The real key differentiator that I’ve seen between OK project managers and great project managers is that the great ones have their own internal workflows and processes that can be adapted to any tool available.

Building Information Modeling, or BIM, is a method of designing buildings using sophisticated 3D software that makes it much easier to visualize how various components and systems come together in a 3D space and how they will interact or interfere with one another. Perhaps most importantly, BIM facilitates identifying potential conflicts/defects prior to construction, and is a very powerful tool for sustainability by supporting the integrative design process.

Unfortunately, the construction industry isn’t exactly well-known for its rapid adoption of the latest technologies and the majority of A/E/C firms have yet to implement BIM as part of its workflow. Since few A/E/C professionals use BIM, even fewer are going to be able to articulate the benefits of using BIM to building owners.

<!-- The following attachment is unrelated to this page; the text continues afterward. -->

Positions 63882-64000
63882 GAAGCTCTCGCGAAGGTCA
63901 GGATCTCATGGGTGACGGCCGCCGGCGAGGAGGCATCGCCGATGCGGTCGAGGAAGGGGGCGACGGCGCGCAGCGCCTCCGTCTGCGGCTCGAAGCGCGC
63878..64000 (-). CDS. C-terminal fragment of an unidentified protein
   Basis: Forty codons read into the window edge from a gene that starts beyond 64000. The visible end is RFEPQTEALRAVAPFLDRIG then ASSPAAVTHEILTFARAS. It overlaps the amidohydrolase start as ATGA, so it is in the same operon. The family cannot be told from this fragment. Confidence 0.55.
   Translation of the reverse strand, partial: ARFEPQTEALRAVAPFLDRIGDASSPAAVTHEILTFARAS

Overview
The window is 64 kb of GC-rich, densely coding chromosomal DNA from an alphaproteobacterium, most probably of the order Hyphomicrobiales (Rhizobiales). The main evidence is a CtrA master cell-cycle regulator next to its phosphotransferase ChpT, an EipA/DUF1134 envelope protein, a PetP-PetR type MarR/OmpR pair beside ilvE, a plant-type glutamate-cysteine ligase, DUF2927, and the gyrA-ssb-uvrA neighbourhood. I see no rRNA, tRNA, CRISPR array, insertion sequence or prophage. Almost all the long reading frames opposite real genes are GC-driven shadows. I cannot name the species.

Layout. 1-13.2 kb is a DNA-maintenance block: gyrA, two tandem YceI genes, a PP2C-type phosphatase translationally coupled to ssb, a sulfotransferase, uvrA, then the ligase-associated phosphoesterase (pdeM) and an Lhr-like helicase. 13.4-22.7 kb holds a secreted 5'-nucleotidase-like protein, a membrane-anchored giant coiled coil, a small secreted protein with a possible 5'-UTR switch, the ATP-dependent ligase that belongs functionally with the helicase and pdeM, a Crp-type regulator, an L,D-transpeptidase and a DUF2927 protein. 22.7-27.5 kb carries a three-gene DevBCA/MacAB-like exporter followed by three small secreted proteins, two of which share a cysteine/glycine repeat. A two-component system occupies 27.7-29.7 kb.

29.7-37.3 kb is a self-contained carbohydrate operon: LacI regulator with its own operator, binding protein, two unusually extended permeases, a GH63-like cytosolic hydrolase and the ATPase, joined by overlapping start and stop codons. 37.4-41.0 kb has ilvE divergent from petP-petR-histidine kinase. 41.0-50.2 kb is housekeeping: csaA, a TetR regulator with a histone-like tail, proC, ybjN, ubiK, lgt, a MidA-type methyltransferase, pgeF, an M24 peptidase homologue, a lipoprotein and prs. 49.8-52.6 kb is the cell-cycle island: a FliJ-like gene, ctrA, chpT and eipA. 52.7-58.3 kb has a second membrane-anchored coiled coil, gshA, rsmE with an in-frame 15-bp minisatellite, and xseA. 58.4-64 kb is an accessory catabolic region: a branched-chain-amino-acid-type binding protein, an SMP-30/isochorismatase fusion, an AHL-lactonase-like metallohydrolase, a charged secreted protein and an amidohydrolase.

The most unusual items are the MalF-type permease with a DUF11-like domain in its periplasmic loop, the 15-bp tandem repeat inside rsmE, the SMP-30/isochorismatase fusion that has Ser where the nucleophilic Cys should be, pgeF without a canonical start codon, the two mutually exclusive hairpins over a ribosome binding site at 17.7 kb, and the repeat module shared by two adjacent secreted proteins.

For that reason, the National Institute of Building Sciences (NIBS) has developed the National BIM Guide for Owners. Here’s what they have to say about it:

A building information modeling (BIM) guide for building owners has been developed under the auspices of the National Institute of Building Sciences. The National BIM Guide for Owners is a new guide that building owners can adopt to provide a documented process and procedure for their design team to follow in order to produce a standard set of BIM documents during the design and construction of the facility, and for maintenance and operations of the facility upon handoff. The National BIM Guide for Owners is based on the foreign, federal, state and local BIM guides that currently exist, but geared to a generic facility with uniform requirements for use by a variety of government, institutional and commercial building owners. It references a range of documents and practices, including those contained within the National BIM Standard-United States® developed by one of the National Institute of Building Sciences’ own councils, the buildingSMART alliance®.

You can download the full guide in PDF format directly from NIBS.